Personalization can be a powerful tool for driving engagement and improving user experience. But what is it and what are the challenges in implementing it?
While the many benefits of WordPress are well-known — it’s free and open-source, it features a user-friendly content editor, it makes SEO easy — WordPress is plagued by misconceptions about its perceived weaknesses.
Earlier this year, the Kaiser Family Foundation approached Alley with a challenge: the foundation needed a way to display state-level data on a map, with an accompanying table, in a format that was easy to use and embeddable within posts across their WordPress site.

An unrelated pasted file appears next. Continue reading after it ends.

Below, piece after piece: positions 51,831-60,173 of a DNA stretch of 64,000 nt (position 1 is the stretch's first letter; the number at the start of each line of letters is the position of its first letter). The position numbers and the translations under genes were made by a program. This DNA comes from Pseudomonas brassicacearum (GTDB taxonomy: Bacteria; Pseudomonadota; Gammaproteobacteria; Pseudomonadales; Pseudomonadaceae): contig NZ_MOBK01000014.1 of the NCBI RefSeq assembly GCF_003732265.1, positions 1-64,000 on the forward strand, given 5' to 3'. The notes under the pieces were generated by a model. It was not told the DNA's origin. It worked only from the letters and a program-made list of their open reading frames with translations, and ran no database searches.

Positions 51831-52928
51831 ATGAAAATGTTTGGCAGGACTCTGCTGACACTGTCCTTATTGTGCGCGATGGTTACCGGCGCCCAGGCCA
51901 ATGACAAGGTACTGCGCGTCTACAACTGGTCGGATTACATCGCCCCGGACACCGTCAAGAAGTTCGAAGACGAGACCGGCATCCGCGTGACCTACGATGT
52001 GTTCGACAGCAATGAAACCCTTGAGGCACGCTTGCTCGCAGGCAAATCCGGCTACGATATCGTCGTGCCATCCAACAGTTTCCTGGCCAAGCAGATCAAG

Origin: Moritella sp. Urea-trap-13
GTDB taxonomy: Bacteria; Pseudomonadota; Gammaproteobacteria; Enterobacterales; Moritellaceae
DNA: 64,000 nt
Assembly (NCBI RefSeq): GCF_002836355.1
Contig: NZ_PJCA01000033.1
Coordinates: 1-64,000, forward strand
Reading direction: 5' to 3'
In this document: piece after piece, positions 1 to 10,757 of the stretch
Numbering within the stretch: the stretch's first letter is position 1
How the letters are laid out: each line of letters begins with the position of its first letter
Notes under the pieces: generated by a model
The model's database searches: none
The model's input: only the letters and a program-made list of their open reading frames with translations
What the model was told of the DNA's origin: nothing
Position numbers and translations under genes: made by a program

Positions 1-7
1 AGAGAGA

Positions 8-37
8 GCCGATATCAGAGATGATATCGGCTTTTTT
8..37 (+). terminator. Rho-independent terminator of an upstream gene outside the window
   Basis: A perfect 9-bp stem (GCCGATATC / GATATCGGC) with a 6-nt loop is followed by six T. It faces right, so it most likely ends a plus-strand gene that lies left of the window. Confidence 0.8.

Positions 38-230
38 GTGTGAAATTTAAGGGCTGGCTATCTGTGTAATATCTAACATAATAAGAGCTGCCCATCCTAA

We first launched our in-browser prototyping platform, Huron, eight months ago and it’s become instrumental in streamlining our design and development process. We’re proud to announce our latest version (2.1.1) is now available on npm as an open-source tool.
Among the many reasons that Alley has adopted Webpack for our frontend builds is its asynchronous loading. This reduces page rendering times across all pages of a large, complex site like Brookings.edu. But it comes with a caveat: Unless filenames change with each build, an old file might stay cached indefinitely on a CDN.
Alley Interactive developers have come up with a simple SEO solution for WordPress sites: The WP SEO plugin, now approved for WordPress VIP and available for anyone to use. We asked Alley’s David Herrera to explain the power of this plugin.